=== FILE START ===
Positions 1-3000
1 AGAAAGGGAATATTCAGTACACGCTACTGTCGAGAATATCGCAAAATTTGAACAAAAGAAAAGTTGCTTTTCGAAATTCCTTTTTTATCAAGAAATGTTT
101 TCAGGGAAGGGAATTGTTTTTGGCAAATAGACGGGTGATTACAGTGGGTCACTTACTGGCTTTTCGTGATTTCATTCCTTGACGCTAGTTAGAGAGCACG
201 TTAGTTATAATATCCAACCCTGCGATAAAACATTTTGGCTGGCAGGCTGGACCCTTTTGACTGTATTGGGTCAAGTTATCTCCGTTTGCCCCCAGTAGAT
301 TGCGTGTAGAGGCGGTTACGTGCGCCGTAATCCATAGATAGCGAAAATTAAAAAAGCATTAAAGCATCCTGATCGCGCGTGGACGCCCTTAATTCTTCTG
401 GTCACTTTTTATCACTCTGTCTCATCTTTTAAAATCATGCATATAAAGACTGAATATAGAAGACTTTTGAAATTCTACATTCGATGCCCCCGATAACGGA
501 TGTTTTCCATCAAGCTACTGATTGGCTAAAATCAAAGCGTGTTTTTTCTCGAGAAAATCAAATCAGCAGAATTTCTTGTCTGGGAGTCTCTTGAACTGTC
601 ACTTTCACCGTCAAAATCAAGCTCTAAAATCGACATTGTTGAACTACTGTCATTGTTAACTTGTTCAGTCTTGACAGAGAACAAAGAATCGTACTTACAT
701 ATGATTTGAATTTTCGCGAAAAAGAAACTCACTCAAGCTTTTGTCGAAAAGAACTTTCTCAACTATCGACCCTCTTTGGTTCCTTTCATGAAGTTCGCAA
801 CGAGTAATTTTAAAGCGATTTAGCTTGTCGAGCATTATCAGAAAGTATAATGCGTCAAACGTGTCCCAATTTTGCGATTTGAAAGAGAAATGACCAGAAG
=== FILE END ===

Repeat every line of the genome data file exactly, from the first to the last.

Positions 1-3000
1 AGAAAGGGAATATTCAGTACACGCTACTGTCGAGAATATCGCAAAATTTGAACAAAAGAAAAGTTGCTTTTCGAAATTCCTTTTTTATCAAGAAATGTTT
101 TCAGGGAAGGGAATTGTTTTTGGCAAATAGACGGGTGATTACAGTGGGTCACTTACTGGCTTTTCGTGATTTCATTCCTTGACGCTAGTTAGAGAGCACG
201 TTAGTTATAATATCCAACCCTGCGATAAAACATTTTGGCTGGCAGGCTGGACCCTTTTGACTGTATTGGGTCAAGTTATCTCCGTTTGCCCCCAGTAGAT
301 TGCGTGTAGAGGCGGTTACGTGCGCCGTAATCCATAGATAGCGAAAATTAAAAAAGCATTAAAGCATCCTGATCGCGCGTGGACGCCCTTAATTCTTCTG
401 GTCACTTTTTATCACTCTGTCTCATCTTTTAAAATCATGCATATAAAGACTGAATATAGAAGACTTTTGAAATTCTACATTCGATGCCCCCGATAACGGA
501 TGTTTTCCATCAAGCTACTGATTGGCTAAAATCAAAGCGTGTTTTTTCTCGAGAAAATCAAATCAGCAGAATTTCTTGTCTGGGAGTCTCTTGAACTGTC
601 ACTTTCACCGTCAAAATCAAGCTCTAAAATCGACATTGTTGAACTACTGTCATTGTTAACTTGTTCAGTCTTGACAGAGAACAAAGAATCGTACTTACAT
701 ATGATTTGAATTTTCGCGAAAAAGAAACTCACTCAAGCTTTTGTCGAAAAGAACTTTCTCAACTATCGACCCTCTTTGGTTCCTTTCATGAAGTTCGCAA
801 CGAGTAATTTTAAAGCGATTTAGCTTGTCGAGCATTATCAGAAAGTATAATGCGTCAAACGTGTCCCAATTTTGCGATTTGAAAGAGAAATGACCAGAAG